The Bible on the Question of Homosexuality

By Gardiner, Anne Barbeau | New Oxford Review, October 2013 | Go to article overview

The Bible on the Question of Homosexuality


Gardiner, Anne Barbeau, New Oxford Review


The Bible on the Question of Homosexuality. By Innocent Himbaza, Adrien Schenker, O.P., and Jean-Baptiste Edart. Translated by Benedict M. Guevin, O.S.B. Catholic University of America Press. 147 pages. $19.95.

In reply to some recent ideological interpretations of the Bible, Innocent Himbaza, a Protestant, and Adrien Schenker, a Dominican priest, both of the University of Fribourg in Switzerland, and Jean-Baptiste Edart, of the John Paul II Institute for Marriage and Family in Rome, have produced a timely book that clarifies what the Bible says on the question of homosexuality. Himbaza offers a close reading of three stories: Sodom, the men of Gibeah, and the friendship of David and Jonathan; Schenker looks at the prohibition of homosexual acts in Leviticus 18 and 20; and Edart analyzes relevant passages in the New Testament.

Himbaza points out that the inhabitants of Sodom did not merely fail to practice hospitality but were also violent and debauched in their desire to yada the strangers - the term yada in Hebrew having sexual connotations. The same word yada is used in Gibeah, where once again "raping a woman seems less odious than raping a man." In both stories, Himbaza says, "homosexual behavior is part of what constitutes the sins of the inhabitants." To insist that the stories say nothing about homosexual behavior seems to be "an ideological interpretation."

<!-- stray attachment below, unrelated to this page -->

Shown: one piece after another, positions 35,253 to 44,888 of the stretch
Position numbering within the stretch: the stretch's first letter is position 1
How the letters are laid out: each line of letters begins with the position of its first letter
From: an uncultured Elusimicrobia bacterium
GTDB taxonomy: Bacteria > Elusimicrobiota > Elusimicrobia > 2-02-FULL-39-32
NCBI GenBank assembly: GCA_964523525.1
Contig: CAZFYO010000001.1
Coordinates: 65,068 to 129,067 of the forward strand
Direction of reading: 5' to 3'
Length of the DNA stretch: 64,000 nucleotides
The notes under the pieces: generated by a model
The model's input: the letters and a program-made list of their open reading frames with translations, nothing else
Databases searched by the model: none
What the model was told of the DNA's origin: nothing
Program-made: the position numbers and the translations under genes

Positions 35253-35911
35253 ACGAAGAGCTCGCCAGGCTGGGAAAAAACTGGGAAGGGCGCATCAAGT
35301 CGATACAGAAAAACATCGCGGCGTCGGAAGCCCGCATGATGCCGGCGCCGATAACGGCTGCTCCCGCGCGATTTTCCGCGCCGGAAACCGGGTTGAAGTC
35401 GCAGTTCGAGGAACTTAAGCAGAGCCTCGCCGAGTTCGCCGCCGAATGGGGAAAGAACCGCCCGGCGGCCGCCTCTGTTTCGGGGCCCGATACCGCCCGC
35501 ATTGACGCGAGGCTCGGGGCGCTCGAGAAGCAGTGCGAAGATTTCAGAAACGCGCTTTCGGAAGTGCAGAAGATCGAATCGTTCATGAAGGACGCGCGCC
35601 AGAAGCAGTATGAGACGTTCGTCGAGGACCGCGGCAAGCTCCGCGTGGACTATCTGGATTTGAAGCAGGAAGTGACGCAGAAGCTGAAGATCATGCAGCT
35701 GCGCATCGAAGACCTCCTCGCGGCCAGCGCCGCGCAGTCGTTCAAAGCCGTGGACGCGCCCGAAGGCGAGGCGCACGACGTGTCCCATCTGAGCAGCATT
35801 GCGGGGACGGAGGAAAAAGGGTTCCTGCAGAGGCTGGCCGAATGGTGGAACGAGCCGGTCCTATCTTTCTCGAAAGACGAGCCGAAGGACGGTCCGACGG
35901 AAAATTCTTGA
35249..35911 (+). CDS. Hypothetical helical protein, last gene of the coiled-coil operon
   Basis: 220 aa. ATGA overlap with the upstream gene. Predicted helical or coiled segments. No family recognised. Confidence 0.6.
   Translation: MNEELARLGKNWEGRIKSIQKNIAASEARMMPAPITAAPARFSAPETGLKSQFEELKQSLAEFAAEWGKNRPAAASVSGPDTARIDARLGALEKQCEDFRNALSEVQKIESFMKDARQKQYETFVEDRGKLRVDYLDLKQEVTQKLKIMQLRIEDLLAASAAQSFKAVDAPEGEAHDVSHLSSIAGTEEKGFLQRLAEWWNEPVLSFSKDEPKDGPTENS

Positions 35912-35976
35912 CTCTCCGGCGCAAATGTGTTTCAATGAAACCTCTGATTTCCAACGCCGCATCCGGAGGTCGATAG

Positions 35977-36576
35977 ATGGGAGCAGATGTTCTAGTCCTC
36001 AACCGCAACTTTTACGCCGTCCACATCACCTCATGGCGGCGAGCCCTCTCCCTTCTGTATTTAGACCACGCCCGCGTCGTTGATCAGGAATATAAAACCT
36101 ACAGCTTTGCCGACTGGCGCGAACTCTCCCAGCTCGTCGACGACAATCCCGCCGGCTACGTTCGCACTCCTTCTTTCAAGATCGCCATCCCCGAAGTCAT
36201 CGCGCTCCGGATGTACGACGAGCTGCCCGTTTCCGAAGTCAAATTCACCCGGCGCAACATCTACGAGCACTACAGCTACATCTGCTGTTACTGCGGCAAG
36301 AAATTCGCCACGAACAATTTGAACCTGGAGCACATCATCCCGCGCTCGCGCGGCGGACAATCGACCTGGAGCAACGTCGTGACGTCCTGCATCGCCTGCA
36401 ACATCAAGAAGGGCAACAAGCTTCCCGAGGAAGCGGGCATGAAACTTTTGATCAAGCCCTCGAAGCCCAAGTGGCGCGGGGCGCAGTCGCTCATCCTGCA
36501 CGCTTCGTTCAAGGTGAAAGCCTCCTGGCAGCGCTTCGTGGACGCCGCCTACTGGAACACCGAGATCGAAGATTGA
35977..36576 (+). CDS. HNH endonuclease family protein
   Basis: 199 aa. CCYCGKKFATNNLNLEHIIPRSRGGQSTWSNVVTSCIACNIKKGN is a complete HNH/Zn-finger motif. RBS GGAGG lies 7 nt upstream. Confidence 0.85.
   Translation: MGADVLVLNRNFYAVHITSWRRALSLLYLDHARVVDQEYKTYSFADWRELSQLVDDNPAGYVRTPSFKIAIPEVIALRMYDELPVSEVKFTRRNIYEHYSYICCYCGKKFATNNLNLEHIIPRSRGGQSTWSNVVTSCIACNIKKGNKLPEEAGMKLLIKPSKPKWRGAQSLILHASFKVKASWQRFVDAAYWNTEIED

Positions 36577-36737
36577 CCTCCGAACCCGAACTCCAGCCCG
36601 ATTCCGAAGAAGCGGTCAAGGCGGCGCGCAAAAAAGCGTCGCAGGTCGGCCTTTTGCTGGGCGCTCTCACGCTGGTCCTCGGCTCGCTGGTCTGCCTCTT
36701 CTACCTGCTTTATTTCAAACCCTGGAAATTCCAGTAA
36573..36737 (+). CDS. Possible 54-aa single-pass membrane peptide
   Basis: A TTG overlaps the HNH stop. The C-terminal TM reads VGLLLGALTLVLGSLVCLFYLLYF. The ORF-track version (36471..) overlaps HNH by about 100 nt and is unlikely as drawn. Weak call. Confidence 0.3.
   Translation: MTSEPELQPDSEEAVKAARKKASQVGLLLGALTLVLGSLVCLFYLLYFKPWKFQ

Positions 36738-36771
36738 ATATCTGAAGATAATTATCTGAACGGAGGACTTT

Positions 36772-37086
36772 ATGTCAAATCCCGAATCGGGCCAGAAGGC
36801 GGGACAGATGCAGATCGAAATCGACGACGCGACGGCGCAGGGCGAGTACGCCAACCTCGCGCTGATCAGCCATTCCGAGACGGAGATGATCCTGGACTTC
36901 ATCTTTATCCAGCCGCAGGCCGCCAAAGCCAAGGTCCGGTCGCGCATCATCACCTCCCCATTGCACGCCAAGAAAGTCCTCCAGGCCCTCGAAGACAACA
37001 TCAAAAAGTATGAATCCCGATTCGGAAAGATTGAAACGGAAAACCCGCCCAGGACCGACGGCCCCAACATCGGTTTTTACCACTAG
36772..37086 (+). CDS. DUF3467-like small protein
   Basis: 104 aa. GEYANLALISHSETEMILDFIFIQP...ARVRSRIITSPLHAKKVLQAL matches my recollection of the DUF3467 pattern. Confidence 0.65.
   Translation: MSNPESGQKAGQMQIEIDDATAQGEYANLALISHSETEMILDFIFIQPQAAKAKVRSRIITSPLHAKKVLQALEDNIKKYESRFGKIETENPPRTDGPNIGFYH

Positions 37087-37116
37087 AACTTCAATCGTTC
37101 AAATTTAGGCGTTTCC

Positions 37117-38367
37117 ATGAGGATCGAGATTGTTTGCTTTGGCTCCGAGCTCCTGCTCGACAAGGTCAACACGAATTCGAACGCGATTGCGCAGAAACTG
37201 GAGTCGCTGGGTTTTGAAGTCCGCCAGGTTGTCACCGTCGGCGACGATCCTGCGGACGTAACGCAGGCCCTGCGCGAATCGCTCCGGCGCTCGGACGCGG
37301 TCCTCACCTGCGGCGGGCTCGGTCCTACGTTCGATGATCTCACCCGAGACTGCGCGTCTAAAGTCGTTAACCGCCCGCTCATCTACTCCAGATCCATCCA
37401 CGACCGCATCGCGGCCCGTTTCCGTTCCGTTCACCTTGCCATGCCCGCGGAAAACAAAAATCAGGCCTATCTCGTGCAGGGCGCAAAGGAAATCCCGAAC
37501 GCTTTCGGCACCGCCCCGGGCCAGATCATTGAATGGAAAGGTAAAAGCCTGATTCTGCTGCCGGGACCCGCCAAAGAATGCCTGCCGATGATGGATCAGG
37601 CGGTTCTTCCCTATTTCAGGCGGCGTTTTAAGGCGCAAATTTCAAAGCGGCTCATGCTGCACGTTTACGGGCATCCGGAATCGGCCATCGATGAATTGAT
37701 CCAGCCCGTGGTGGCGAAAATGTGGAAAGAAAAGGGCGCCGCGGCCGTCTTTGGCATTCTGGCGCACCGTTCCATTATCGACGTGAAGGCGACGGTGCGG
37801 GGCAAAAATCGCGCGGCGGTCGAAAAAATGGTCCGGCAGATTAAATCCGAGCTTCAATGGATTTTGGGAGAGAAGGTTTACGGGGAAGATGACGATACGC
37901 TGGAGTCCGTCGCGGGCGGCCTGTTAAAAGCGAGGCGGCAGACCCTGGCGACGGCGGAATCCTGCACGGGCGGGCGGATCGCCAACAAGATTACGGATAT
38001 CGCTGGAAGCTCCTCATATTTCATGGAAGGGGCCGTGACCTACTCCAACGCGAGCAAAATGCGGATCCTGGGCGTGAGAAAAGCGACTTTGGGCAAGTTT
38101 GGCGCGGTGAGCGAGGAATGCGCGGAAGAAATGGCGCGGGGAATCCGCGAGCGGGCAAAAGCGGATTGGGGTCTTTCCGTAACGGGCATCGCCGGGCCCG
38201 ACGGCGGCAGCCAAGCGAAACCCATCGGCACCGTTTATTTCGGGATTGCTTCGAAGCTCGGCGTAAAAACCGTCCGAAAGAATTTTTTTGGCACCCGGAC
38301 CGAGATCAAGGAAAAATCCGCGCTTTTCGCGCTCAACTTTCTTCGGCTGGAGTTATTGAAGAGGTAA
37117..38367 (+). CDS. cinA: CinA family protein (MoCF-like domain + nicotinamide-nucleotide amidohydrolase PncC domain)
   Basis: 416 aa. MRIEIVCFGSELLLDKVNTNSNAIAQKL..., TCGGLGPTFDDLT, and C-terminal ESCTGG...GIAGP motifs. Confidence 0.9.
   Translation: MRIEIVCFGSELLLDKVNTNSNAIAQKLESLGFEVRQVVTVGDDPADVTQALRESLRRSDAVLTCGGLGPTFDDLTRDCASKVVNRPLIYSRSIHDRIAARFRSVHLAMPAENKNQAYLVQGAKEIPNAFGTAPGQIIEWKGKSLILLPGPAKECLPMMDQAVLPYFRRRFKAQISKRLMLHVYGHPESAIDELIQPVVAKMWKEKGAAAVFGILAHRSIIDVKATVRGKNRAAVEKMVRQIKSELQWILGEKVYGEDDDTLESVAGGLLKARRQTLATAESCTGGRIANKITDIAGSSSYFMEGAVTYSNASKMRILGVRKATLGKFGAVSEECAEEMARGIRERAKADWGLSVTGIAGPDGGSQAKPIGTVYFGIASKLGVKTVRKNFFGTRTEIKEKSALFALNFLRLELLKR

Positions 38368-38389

In his analysis of key passages in Samuel, Himbaza shows that "no word, no gesture describing the love between Jonathan and David is limited to an erotic context, nor absent from common and neutral language." For instance, the kiss the friends exchange (1 Sam. 20:41) is just like the kiss Moses gives his father-inlaw, Jethro (Exod. 18:7). Some have seen an erotic connotation in David's lament, "More precious have I held love for you than love for women" (2 Sam. 1:26), but the word used for "love" {ahavah) is also used for love of country or master. So a homosexual relationship between David and Jonathan "is neither clearly expressed nor implicitly suggested."

Schenker remarks that when the Mosaic Law forbids homosexual acts (Lev. 18:22), no reason is given, and yet the prohibition occurs after 15 other prohibitions, nearly all related to incest. Likewise, a second prohibition of homosexual acts (Lev. 20:13), punishable by death, occurs in a list of several other forbidden sexual acts. In these passages, Israel is being given rules to follow that are "not ritual commandments of minor significance" but guides to holiness. While the biblical pro- hibition is only against the act, not the inclination, it is logical to conclude that "anything that paves the way to the prohibited act is also excluded by the Torah."

Edart focuses on the controversial passages of the New Testament. He notes that the word malakoi in 1 Corinthians 6:9-10 is translated in the New American Bible as "boy prostitutes," but in fact it means "passive homosexual partner" and is not limited to a boy.

The debate about homosexuality over the past 30 years "has generated all kinds of literature, mostly American," on Romans 1:18-32. Various writers contend that Paul refers here only to pedophiles, male prostitutes, and heterosexuals engaging in homosexual acts. Edart answers that "Paul's perspective is theological. …

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